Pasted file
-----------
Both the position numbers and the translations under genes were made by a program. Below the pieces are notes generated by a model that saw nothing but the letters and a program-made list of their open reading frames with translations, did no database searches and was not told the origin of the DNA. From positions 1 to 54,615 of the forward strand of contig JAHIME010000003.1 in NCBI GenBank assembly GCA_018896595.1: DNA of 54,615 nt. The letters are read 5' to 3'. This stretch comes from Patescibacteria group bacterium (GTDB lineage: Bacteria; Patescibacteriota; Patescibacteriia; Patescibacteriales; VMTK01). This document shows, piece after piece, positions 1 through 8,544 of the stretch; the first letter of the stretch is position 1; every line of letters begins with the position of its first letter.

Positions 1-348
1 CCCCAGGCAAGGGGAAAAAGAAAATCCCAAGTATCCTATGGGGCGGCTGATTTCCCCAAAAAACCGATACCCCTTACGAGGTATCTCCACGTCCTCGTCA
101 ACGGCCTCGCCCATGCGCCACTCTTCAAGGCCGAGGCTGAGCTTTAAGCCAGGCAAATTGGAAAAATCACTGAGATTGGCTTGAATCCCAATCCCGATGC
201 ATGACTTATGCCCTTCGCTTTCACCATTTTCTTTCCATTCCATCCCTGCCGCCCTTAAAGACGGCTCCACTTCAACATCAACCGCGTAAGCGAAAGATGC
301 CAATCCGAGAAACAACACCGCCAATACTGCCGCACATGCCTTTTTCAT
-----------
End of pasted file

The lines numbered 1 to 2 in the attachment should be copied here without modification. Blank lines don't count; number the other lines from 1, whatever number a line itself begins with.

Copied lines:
Both the position numbers and the translations under genes were made by a program. Below the pieces are notes generated by a model that saw nothing but the letters and a program-made list of their open reading frames with translations, did no database searches and was not told the origin of the DNA. From positions 1 to 54,615 of the forward strand of contig JAHIME010000003.1 in NCBI GenBank assembly GCA_018896595.1: DNA of 54,615 nt. The letters are read 5' to 3'. This stretch comes from Patescibacteria group bacterium (GTDB lineage: Bacteria; Patescibacteriota; Patescibacteriia; Patescibacteriales; VMTK01). This document shows, piece after piece, positions 1 through 8,544 of the stretch; the first letter of the stretch is position 1; every line of letters begins with the position of its first letter.

Positions 1-348